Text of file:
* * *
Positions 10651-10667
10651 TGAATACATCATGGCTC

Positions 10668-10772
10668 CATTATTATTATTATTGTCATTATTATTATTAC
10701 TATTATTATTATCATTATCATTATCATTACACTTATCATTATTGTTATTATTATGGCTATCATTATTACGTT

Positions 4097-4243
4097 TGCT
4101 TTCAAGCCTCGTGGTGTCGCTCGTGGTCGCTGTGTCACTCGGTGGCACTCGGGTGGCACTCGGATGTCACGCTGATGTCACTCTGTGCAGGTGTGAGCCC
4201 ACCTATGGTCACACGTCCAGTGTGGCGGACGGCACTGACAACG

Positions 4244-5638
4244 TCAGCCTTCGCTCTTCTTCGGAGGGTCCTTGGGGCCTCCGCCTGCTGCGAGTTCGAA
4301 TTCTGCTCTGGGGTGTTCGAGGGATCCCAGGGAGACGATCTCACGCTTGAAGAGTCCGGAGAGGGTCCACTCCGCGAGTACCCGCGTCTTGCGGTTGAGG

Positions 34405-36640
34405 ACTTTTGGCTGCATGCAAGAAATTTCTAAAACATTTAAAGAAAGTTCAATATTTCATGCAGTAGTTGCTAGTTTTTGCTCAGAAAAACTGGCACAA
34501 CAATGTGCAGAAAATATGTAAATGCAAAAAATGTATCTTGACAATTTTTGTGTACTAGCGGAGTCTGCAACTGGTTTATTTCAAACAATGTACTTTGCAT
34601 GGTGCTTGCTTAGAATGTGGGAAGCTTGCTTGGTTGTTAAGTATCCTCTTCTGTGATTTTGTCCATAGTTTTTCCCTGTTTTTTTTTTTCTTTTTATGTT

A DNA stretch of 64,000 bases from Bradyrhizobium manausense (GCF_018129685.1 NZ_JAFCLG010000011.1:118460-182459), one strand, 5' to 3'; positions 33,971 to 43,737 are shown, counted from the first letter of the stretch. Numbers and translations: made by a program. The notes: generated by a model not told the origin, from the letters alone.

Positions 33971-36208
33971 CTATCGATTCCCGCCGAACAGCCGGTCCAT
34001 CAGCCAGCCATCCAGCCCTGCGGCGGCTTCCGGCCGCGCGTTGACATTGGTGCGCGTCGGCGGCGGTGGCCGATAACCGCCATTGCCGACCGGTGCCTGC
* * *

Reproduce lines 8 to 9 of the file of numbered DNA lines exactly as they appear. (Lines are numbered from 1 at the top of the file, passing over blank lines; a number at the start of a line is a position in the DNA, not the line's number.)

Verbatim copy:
4101 TTCAAGCCTCGTGGTGTCGCTCGTGGTCGCTGTGTCACTCGGTGGCACTCGGGTGGCACTCGGATGTCACGCTGATGTCACTCTGTGCAGGTGTGAGCCC
4201 ACCTATGGTCACACGTCCAGTGTGGCGGACGGCACTGACAACG